My name is Linda Nirina Rojohasina Mazibuko, I was born in Madagascar and reside in South Africa. My mother is Malagache (Betsileo) and my father is South African (Zulu). I started school in Madagascar and arrived in South Africa in 1997 and went to Observatory East Primary School. Being French speaking it was difficult to adapt but I managed because I kept pushing to learn how to speak and write English. I completed my matric at Queens High School in 2008.
My love for the Arts started when I was a toddler, I fell in love with French literature at age 3 or 4 my mom told me I was always so consumed by books. I was also very obsessed with music because my grandfather (Raindimby) was a famous musician in Madagascar, I was told that I always followed him around. And lastly my love for culinary arts started in the gardens and fields of Madagascar where we would hunt for locusts to eat with traditional vary amini hanana (rice with spinach). This love grew over time as I watched my mother chop and create all sorts of delicacies in the kitchen. I longed to be just like her, creative and meticulous.
I was trained at a private college in Randburg, Johannesburg called HTA School of Culinary Arts in 2011, this is because I went to Wits University after High School. I was always quirky and outspoken but I did really well at Chef school in both theory and practicals. I always maintained to be among the top 10 spot in my class. They always told me that I wouldn’t make it as a chef because of my crazy and funky hairstyles. My dad also began to struggle with paying my fees because his business went through a very rough patch during my two years at chef school. By the grace of God, I managed to make it through and finished strong. I graduated in 2013. During school I was fortunate enough to have trained in 5 star establishments such as Horn & Phillips (Catering), Pick n Pay on William Nicol (Retail), Thyme on Nicol, Palazzo Hotel (Restaurant) and The Saxon Boutique Hotel (Hotel), which was by far my favourite because I was trained by Chef David Higgs, a South African legend. He taught me the art of flavour combinations and fusions using molecular gastronomy. I entered a boerewors competition in chef school with a team of 4 and we came second place. In 2015 I was selected to go and work at the Kempinski Hotel in Qatar, Doha. I worked under chef Virnon and chef Manu, that is where I reached my breaking point as a chef because I learned how to be strong and resilient. I mastered the cold kitchen as well as a few traditional middle eastern dishes. I also learned a lot about pastry during my time in Doha. Chef Manu taught me the art of styling and plating. In 2016 I was also selected to be a contestant on Top Chef South Africa out of 104 chefs. I finished 7th place overall. I then went into food styling and styled the adverts for Whirlpool South Africa Sixth Sense Range in 2016. This year I will be working with another brand as their ambassador which I will mention in due time.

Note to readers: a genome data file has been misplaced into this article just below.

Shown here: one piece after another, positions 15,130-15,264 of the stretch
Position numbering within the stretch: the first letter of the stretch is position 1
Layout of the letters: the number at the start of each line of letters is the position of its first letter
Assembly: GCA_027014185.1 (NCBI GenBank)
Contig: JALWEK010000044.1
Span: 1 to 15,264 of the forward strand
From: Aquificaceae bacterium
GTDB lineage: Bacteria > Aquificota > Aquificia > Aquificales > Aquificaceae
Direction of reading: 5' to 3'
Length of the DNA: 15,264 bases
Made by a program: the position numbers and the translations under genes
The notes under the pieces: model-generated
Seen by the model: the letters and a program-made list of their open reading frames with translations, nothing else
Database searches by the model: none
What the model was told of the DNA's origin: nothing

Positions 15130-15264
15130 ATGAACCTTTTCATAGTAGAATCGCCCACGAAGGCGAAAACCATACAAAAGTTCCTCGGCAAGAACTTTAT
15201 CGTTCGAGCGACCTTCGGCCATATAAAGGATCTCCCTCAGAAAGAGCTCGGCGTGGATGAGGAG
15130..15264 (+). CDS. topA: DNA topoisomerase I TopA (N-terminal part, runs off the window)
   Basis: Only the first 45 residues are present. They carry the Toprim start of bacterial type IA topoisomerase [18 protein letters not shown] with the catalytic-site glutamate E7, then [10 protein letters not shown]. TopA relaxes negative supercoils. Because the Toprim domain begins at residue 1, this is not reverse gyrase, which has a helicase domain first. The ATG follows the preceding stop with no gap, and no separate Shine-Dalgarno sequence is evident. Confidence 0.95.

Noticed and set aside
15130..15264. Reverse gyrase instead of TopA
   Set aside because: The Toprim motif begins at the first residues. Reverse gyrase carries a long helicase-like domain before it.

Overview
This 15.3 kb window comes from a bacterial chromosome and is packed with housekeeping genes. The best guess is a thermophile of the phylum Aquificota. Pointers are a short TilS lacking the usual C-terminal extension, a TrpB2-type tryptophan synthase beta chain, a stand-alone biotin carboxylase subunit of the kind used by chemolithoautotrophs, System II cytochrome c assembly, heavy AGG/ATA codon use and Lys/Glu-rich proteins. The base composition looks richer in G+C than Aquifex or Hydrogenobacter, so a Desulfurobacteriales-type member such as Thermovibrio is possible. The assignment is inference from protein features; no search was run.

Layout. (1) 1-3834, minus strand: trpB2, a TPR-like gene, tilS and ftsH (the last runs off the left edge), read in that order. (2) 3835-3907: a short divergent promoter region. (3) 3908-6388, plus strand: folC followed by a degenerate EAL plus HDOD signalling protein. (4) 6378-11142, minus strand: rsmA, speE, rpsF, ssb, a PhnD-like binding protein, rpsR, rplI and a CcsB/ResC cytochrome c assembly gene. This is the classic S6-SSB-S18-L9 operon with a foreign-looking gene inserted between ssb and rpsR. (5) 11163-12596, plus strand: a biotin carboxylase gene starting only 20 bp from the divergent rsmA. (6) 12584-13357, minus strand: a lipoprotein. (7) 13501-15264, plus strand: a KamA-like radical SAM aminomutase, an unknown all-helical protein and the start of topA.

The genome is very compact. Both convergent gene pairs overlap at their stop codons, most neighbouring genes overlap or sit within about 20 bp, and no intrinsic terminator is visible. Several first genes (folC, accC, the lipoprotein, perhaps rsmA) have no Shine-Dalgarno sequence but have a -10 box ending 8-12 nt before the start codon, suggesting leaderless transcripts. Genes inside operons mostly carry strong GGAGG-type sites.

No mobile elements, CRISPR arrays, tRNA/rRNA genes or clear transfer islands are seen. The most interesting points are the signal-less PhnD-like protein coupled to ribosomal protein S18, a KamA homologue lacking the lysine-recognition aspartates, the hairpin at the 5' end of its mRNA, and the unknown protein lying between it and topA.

As a chef, I describe myself as bold and creative. This is because I love exploring new cultures, their lifestyles and their flavours. I am not afraid to reinvent the traditional ways of cooking and I am always ready to learn and experience new avenues in the arts.
I truly believe that African Cuisine is the next frontier in the culinary world so my vision for African Gastronomy is for it to infiltrate the culinary scene. It’s about time that the world begins to recognise what we are able to do, it’s about time that our African chefs young and old are credited for their hard work. I also see myself as a pioneer in being able to empower Africans in the culinary world. I would love to develop systems that educate people in farming and agriculture, I want to develop curriculums that enable chefs to study up to PhD levels. This is my ultimate goal, but I still have a very long way to go but I’m so glad that the journey has begun.
Chefs who inspire me are Chef Alain Passard, Chef Lentswe Bhengu, Chef David Higgs and more recently Chef Dieuveil Malonga to name a few. They have changed the game in the culinary world and are continuing in their paths.
I will contribute to globalising African Gastronomy by conquering on my home ground first. I am going to explore all 11 South African tribes and their lifestyle and culinary traditions and then turn their meals into gourmet dishes fit for 5 star establishments. I would like to turn this into an educational reality show to create a wider reach and gain awareness. I am currently in the research phase of this venture that is why I am so interested in joining Chefs in Africa. My next step was going into Africa itself to learn more about the people and their culinary traditions in the land.